On a second note: There are many other aspects to concurrent scheduling such as queue implementations etc.. Especially if there is no "beef" inside the message processing, these differences become more dominant compared to cache misses, but this is another problem that has been covered extensively by other people in depth (e.g. Nitsan Wakart).
Focus of this experiment is locality/cache misses, keep in mind different queueing implementations of executors for sure add dirt/bias.
As requested, I add results from the linux "perf" tool to prove there are significant differences in cache misses caused by random assignment of Thread - to Actor as done by ThreadPoolExecutor and WorkStealingExecutor.
Check out my recent post for a description of the test case.
Results with adjusted SingleThreadExecutor (XEON 2 socket, each 6 cores, no HT)
When increasing number of Actors to 8000 (so 1000 actors per thread), "Workstealing" and "Dedicated" perform similar. Reason: executing 8000 actors round robin creates cache misses for both executors. Note that in a real world server its likely that there are active and inactive actors, so I'd expect "Dedicated" to perform slightly better than in this synthetic test.
"perf stat -e" and "perf stat -cs" results
(only 2000, 4000, 8000 local size tests where run)
333,669,424 cache-misses19.996366007 seconds time elapsed
20.230098005 seconds time elapsed
=> 9,300 context switches per second
39.610565607 seconds time elapsed
39.831169694 seconds time elapsed
=> 9,500 context switches per second
92.141264115 seconds time elapsed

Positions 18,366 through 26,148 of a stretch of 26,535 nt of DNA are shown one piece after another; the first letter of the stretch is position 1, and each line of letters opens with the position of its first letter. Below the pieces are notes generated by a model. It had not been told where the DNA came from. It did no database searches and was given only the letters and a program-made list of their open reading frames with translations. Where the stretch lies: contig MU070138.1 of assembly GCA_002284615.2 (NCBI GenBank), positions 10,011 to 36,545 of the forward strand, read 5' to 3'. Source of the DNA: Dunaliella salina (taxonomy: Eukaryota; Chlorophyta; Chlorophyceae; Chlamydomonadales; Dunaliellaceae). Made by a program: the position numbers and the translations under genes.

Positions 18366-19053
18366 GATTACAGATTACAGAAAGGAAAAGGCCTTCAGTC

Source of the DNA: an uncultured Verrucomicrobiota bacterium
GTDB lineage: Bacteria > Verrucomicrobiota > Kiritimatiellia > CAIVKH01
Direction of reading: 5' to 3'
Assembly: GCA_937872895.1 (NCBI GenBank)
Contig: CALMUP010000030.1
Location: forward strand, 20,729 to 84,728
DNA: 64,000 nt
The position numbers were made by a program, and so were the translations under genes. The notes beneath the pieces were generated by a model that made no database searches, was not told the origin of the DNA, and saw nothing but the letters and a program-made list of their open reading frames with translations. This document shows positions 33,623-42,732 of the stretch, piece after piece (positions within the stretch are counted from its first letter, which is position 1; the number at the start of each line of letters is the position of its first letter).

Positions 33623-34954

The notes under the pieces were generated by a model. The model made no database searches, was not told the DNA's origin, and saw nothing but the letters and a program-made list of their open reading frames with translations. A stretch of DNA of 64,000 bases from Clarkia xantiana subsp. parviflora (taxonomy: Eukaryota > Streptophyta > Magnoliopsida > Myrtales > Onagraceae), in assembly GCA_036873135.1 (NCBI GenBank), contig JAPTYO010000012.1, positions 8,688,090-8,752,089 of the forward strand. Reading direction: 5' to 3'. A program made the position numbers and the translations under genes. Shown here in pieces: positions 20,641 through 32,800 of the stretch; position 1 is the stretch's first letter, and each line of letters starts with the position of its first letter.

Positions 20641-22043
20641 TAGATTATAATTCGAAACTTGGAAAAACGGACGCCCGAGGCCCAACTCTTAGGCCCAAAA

87.547306379 seconds time elapsed
=>290,000 context switches per second
A quick test with a more realistic test method
In order to get a more realistic impression I replaced the synthetic int-iteration by some dirty "real world" dummy stuff (do some allocation and HashMap put/get). Instead of increasing the size of the "localstate" int array, I increase the HashMap size (should also have negative impact on locality).
Note that this is rather short processing, so queue implementations and executor internal implementation might dominate locality here. This test is run on Opteron 8c16t * 2Sockets, a processor with 8kb L1 cache size only. (BTW: impl is extra dirty, so no performance optimization comments pls, thx)
As ThreadPoolExecutor is abnormous bad in this Test/Processor combination, plain numbers:
|64 HMap entries||256 HMapentries||2000 HMapentries||4000 HMapentries||32k HMapentries||320k HMapentries|
Conclusions basically stay same as in original post. Remember cache misses are only one factor of overall runtime performance, so there are workloads where results might look different. Quality/specialization of queue implementation will have huge impact in case processing consists of only some lines of code.
Finally, my result:
Pinning actors to threads created lowest cache miss rates in any case tested.